Project description:The maturation-inducing hormone 17alpha,20beta-dihydroxy-4-pregnen-3-one (DHP) was first identified in the amago salmon. However, although carbonyl reductase-like 20beta-hydroxysteroid dehydrogenase (CR/20beta-HSD) was reported to convert 17alpha-hydroxyprogesterone (17alpha-P) to DHP in rainbow trout, we previously found that CR/20beta-HSD mRNA was not up-regulated in stimulated granulosa cells from masu salmon, which suggests that DHP is synthesized by a different enzyme. Accordingly, the present study aimed to identify the specific 20beta-hydroxysteroid dehydrogenase (20beta-HSD) responsible for DHP production by granulosa cells during final oocyte maturation in masu salmon. Granulosa layers were isolated from ovarian follicles at one month before ovulation and incubated with or without forskolin, which was used to mimic luteinizing hormone. Subsequent RNA-sequencing yielded ~12 million reads, with an average length of 51 bp, and 71,062 contigs of >100 bp were constructed. Of the 953 contigs that were exclusively constructed from the reads of forskolin-induced granulosa layers, tBlastx analysis identified one contig (#f103496) that matched 17beta-hydroxysteroid dehydrogenase type 12. We found that mammalian cells transfected with full-length omhsd17beta12l exhibited considerable 20beta-HSD activity, as indicated by efficient conversion of exogenous 17alpha-P to DHP. In addition, we found that omhsd17beta12l mRNA levels were consistently low in follicles during vitellogenic growth; however, the levels increased significantly during final oocyte maturation. The levels of omhsd17beta12l mRNA were also considerably increased in granulosa layers in which 20beta-HSD activity was induced by salmon pituitary extract. Therefore, we suggest that omhsd17beta12l, not CR/20beta-HSD, is the 20beta-HSD responsible for DHP production by granulosa cells in masu salmon during final oocyte maturation. Comparison of mRNA levels between control and forskolin-incubated sample.
Project description:Steroid-related cancers can be treated by inhibitors of steroid metabolism. In searching for new inhibitors of human 17beta-hydroxysteroid dehydrogenase type 1 (17beta-HSD 1) for the treatment of breast cancer or endometriosis, novel substances based on 15-substituted estrone were validated. We checked the specificity for different 17beta-HSD types and species. Compounds were tested for specificity in vitro not only towards recombinant human 17beta-HSD types 1, 2, 4, 5 and 7 but also against 17beta-HSD 1 of several other species including marmoset, pig, mouse, and rat. The latter are used in the processes of pharmacophore screening. We present the quantification of inhibitor preferences between human and animal models. Profound differences in the susceptibility to inhibition of steroid conversion among all 17beta-HSDs analyzed were observed. Especially, the rodent 17beta-HSDs 1 were significantly less sensitive to inhibition compared to the human ortholog, while the most similar inhibition pattern to the human 17beta-HSD 1 was obtained with the marmoset enzyme. Molecular docking experiments predicted estrone as the most potent inhibitor. The best performing compound in enzymatic assays was also highly ranked by docking scoring for the human enzyme. However, species-specific prediction of inhibitor performance by molecular docking was not possible. We show that experiments with good candidate compounds would out-select them in the rodent model during preclinical optimization steps. Potentially active human-relevant drugs, therefore, would no longer be further developed. Activity and efficacy screens in heterologous species systems must be evaluated with caution.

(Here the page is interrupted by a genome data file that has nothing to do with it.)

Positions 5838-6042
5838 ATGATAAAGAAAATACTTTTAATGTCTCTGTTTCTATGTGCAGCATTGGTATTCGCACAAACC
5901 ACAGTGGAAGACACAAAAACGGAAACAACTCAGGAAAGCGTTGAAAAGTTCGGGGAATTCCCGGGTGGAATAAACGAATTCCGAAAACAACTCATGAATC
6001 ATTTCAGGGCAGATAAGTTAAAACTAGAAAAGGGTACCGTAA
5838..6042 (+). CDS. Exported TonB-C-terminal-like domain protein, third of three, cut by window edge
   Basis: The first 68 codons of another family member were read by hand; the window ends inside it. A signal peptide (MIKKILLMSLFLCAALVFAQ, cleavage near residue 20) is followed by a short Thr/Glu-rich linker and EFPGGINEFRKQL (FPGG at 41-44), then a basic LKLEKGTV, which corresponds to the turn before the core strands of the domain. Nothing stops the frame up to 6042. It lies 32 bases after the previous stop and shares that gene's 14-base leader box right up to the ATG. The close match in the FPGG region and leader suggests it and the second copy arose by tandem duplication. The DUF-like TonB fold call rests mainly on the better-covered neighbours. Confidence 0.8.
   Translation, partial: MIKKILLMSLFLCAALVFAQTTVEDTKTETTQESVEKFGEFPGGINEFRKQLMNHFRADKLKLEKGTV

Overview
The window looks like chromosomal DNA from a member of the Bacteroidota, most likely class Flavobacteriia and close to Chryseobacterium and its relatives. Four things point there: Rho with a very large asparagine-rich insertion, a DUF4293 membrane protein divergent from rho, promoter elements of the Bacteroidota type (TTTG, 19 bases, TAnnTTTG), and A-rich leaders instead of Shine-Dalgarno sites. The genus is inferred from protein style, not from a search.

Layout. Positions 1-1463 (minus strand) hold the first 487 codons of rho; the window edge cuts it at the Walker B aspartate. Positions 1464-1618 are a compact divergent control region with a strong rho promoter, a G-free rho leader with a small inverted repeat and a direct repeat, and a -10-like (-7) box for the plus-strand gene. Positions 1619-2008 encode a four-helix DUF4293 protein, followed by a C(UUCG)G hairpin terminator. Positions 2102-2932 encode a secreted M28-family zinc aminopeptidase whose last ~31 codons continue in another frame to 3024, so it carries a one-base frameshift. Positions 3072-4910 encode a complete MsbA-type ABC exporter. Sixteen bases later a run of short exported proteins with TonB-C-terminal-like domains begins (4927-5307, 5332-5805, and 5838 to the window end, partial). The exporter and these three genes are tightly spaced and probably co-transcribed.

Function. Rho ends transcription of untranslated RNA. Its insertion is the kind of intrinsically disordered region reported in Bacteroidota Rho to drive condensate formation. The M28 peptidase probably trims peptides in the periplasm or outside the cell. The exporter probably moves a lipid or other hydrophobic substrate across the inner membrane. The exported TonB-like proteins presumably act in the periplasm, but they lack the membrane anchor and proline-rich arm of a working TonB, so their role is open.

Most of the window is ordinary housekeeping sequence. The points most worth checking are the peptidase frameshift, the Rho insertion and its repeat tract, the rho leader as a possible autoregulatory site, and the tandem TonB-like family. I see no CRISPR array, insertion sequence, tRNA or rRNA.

Project description:17beta-hydroxysteroid dehydrogenases (17beta-HSDs) catalyse the conversion of 17beta-OH (-hydroxy)/17-oxo groups of steroids, and are essential in mammalian hormone physiology. At present, eleven 17beta-HSD isoforms have been defined in mammals, with different tissue-expression and substrate-conversion patterns. We analysed 17beta-HSD type 10 (17beta-HSD10) from humans and Drosophila, the latter known to be essential in development. In addition to the known hydroxyacyl-CoA dehydrogenase, and 3alpha-OH and 17beta-OH activities with sex steroids, we here demonstrate novel activities of 17beta-HSD10. Both species variants oxidize the 20beta-OH and 21-OH groups in C21 steroids, and act as 7beta-OH dehydrogenases of ursodeoxycholic or isoursodeoxycholic acid (also known as 7beta-hydroxylithocholic acid or 7beta-hydroxyisolithocholic acid respectively). Additionally, the human orthologue oxidizes the 7alpha-OH of chenodeoxycholic acid (5beta-cholanic acid, 3alpha,7alpha-diol) and cholic acid (5beta-cholanic acid). These novel substrate specificities are explained by homology models based on the orthologous rat crystal structure, showing a wide hydrophobic cleft, capable of accommodating steroids in different orientations. These properties suggest that the human enzyme is involved in glucocorticoid and gestagen catabolism, and participates in bile acid isomerization. Confocal microscopy and electron microscopy studies reveal that the human form is localized to mitochondria, whereas Drosophila 17beta-HSD10 shows a cytosolic localization pattern, possibly due to an N-terminal sequence difference that in human 17beta-HSD10 constitutes a mitochondrial targeting signal, extending into the Rossmann-fold motif.